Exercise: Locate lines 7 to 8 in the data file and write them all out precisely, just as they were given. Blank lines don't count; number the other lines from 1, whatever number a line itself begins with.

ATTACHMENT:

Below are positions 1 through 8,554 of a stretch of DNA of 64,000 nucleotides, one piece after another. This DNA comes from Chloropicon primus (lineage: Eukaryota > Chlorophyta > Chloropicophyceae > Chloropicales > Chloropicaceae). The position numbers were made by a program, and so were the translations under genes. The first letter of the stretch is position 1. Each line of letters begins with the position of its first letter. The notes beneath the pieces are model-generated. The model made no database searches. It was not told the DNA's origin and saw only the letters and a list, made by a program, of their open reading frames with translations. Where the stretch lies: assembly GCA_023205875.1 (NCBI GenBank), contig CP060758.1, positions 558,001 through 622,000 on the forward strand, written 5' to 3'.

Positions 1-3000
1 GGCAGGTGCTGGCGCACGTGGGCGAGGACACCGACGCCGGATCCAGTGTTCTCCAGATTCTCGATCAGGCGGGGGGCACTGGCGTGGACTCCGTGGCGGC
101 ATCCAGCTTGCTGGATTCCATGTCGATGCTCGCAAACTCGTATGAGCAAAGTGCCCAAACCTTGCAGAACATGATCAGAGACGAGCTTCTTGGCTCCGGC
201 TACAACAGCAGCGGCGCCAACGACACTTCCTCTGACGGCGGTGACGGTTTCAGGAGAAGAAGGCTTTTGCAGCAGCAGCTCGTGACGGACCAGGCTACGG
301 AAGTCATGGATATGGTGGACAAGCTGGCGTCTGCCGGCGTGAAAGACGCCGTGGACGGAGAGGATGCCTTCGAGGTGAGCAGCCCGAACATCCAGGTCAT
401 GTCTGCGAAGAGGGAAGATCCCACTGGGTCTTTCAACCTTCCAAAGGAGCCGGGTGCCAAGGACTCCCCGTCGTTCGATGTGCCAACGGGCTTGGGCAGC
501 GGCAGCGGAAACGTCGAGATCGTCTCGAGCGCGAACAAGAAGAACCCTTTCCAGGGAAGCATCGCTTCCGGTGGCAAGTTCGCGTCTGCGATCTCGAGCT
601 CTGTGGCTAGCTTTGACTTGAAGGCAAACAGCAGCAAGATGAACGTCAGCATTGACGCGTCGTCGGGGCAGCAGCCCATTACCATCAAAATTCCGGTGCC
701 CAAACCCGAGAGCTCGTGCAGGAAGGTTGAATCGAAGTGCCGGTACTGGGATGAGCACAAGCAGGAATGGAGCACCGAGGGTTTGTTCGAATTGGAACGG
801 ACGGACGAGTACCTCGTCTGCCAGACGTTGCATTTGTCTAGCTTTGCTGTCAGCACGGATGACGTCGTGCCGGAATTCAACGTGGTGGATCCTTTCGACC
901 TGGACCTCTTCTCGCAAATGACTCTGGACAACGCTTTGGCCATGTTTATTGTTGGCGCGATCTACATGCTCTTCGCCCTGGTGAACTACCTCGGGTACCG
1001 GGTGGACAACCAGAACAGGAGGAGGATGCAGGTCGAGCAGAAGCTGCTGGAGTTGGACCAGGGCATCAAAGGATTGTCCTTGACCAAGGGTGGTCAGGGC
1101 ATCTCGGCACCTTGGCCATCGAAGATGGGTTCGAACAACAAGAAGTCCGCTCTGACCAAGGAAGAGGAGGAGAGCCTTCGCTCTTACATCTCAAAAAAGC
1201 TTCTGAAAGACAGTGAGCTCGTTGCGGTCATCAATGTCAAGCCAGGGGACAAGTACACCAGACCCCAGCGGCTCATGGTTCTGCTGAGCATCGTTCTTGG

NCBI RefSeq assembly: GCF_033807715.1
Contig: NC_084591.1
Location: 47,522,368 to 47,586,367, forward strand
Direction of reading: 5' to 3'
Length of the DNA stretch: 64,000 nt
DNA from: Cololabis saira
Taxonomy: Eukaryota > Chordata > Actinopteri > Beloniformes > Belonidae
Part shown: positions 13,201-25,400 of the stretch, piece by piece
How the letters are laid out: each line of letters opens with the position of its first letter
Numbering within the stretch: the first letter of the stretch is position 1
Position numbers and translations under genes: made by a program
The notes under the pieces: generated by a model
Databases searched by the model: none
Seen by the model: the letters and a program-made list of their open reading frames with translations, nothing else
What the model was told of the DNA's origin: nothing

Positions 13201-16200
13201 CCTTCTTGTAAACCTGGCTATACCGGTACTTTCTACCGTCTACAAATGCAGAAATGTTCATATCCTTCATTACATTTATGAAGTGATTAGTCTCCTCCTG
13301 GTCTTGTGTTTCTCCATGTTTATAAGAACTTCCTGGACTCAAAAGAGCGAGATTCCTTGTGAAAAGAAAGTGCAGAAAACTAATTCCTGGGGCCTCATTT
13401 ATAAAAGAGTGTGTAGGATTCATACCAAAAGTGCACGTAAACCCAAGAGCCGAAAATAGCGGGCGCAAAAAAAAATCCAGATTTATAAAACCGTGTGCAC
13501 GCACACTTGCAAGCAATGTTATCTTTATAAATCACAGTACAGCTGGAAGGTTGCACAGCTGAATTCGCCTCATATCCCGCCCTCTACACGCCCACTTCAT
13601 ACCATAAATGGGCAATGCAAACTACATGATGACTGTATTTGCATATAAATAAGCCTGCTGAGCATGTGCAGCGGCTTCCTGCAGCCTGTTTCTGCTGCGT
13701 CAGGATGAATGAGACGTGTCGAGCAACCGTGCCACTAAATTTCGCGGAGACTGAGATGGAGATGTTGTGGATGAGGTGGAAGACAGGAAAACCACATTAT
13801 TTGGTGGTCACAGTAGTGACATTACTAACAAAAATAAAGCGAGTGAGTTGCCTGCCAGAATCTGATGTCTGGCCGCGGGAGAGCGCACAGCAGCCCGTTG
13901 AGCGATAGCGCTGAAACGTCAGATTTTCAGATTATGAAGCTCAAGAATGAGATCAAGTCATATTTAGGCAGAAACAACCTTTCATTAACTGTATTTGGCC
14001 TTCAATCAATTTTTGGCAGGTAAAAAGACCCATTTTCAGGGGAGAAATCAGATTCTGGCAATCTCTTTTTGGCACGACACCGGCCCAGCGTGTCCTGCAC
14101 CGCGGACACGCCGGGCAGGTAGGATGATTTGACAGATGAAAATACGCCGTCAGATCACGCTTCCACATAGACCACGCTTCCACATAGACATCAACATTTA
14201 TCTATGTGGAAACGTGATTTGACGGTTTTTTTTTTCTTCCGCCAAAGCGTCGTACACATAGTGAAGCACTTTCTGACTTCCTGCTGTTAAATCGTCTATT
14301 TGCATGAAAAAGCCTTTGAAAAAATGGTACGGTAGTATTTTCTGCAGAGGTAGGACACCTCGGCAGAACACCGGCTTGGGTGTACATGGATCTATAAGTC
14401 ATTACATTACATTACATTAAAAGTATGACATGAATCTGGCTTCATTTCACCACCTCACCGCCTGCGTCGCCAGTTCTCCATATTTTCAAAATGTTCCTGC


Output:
401 GTCTGCGAAGAGGGAAGATCCCACTGGGTCTTTCAACCTTCCAAAGGAGCCGGGTGCCAAGGACTCCCCGTCGTTCGATGTGCCAACGGGCTTGGGCAGC
501 GGCAGCGGAAACGTCGAGATCGTCTCGAGCGCGAACAAGAAGAACCCTTTCCAGGGAAGCATCGCTTCCGGTGGCAAGTTCGCGTCTGCGATCTCGAGCT